Bat roosts on development sites – what to do

Bat roosts on development sites – what to do

PAW Scotland (Partnership For Action Against Wildlife Crime Scotland) explains how to stay on the right side of the law when bat roosts are on a development site.

After recent convictions in Scotland and England for obstructing or destroying bat roosts, the Partnership for Action Against Wildlife Crime (PAW) Scotland is reminding anyone involved in building development or property improvements of their responsibilities.

But there is no need to panic if signs of bats or bat roosts are discovered during a building or construction project. There is plenty of advice available, in Scotland and in the rest of the UK, where the law is similar.

 It is very unlikely that the presence of bats will prevent development taking place.”

Bats are usually thought of as woodland animals, but some species have been sharing dwellings with humans for thousands of years. As their natural roosting sites in trees have been lost due to woodland felling and then development, many have moved to the most convenient warm, dry alternative – our buildings. These man-made structures have become very important for many species of bat, and they often to return to the same roosts year after year.


Species in decline

All British bat species have declined in the past, and they remain vulnerable to the loss of secure roost sites. Bats have a low reproductive rate and females usually only give birth to one young each year. For these reasons, both bats and their roost sites are protected by law in Scotland. It’s an offence to deliberately or recklessly kill, injure or disturb a wild bat and to obstruct or disturb a bat roost, even if bats are not present at the time.

Louise Batchelor, Chair of PAW Scotland Media Group, said, “Killing or disturbing bats is a wildlife crime which can land a developer or home owner with a heavy penalty. It’s not worth taking any chances, and there is plenty of advice and help to anyone planning a development or even a small house modification.”


Early consideration

Sue Swift, bat surveyor with a Pipistrelle bat in the attic above Battley House, Tayside and Clackmannanshire Area. ©Lorne Gill/SNH
Sue Swift, bat surveyor with a Pipistrelle bat in the attic above Battley House, Tayside and Clackmannanshire Area. ©Lorne Gill/SNH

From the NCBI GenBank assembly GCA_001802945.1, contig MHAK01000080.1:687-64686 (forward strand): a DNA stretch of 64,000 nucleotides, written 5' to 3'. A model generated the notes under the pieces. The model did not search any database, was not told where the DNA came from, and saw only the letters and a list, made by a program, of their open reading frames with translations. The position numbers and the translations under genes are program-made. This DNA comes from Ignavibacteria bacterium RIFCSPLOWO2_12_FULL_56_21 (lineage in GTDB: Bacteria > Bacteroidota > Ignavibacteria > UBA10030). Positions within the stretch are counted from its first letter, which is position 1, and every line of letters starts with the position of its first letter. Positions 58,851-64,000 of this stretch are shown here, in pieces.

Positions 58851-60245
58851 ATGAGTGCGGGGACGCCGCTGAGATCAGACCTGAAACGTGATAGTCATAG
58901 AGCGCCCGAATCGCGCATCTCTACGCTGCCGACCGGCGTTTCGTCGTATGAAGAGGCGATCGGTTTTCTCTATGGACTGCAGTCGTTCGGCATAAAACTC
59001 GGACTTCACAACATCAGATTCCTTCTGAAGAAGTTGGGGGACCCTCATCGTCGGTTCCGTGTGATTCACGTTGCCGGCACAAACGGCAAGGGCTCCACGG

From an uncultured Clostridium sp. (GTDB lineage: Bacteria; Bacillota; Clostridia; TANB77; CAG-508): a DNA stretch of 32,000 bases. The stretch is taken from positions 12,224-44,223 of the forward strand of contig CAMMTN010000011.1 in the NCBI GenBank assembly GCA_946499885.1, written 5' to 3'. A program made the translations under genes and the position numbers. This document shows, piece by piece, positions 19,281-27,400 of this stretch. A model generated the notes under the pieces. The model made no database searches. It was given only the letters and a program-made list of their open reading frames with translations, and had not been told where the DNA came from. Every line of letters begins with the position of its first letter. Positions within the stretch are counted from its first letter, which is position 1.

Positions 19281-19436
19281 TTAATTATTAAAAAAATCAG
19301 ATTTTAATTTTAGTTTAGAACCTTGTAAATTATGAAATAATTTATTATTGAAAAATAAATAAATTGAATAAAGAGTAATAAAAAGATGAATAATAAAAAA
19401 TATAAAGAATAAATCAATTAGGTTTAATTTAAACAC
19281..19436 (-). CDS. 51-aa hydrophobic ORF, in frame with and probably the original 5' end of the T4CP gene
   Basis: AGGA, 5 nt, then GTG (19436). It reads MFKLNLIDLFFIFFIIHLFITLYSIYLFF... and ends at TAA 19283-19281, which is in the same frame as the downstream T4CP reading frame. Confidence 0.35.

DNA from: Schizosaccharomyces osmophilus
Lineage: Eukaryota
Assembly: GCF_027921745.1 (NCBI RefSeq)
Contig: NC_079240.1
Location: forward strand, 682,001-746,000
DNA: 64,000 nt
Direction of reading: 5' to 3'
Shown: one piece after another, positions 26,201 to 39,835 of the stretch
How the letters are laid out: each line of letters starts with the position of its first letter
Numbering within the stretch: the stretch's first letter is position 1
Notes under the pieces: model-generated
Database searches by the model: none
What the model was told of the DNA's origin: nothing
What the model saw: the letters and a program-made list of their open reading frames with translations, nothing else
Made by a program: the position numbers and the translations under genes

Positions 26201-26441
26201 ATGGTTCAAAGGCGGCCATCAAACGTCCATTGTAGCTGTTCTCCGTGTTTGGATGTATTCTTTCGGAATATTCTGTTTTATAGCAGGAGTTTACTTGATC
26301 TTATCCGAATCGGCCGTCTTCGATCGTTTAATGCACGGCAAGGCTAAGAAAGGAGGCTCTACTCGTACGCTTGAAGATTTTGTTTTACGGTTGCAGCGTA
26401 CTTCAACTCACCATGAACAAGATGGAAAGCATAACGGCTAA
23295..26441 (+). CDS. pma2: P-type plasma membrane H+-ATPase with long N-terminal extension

Bats should be considered early on in project development. If bats are likely to be found in a site proposed for development (for instance, in a building to be modified or demolished, or in trees that need to be felled), a bat survey by a suitably qualified and experienced person may be necessary.

Surveys would normally need to be carried out during the bats’ active period (May-Sept). If bats, their roosts or even signs of bats, are found, then the surveyor should identify what impact the development might have on the bats and how these impacts should be avoided or minimised. But if they can’t be avoided and the development might result in an offence being committed, a licence will be necessary to go ahead with work.



Licences to permit development can only be granted subject to strict tests being met (see the Box Section below for government agencies around the UK). If someone is found to have disturbed or destroyed a bat roost, they may be fined up to £5,000 and/or receive a prison sentence. Equipment, including vehicles and machinery, involved in the incident could also be confiscated and forfeited, resulting in significant inconvenience and financial cost to the company involved.

Pete Charleston, an investigations officer with the Bat Conservation Trust (BCT), explains: “It is very unlikely that the presence of bats will prevent development taking place. But if bats are to be affected, then it is very important that the work is done at the right time of year in a manner that does not have an adverse impact on the animals. BCT receive a number of allegations of bat crime each year. Working with the police, we are able to prevent many offences but in a small number of cases the needs of bats are deliberately ignored. In such circumstances prosecution, although regrettable, is inevitable.”

Where to apply for a bat licence in the UK

In Scotland, licences are granted through Scottish Natural Heritage (see; in England, through Natural England (; in Wales, through Natural Resources Wales (; and in Northern Ireland, through the Northern Ireland Environment agency (

Protection plan

Planning authorities must consider the same strict tests as the licensing authority when considering any planning permission that might affect bats or any other protected species. So it pays to make sure that a good survey and protection plan is drawn up at the planning stage. Surveys should be up-to-date and carried out according to best practice to ensure that there are no unnecessary delays in licence and planning applications.

 Images: ©Scottish Natural Heritage

For more information on bats, see the Bat Conservation Trust website at

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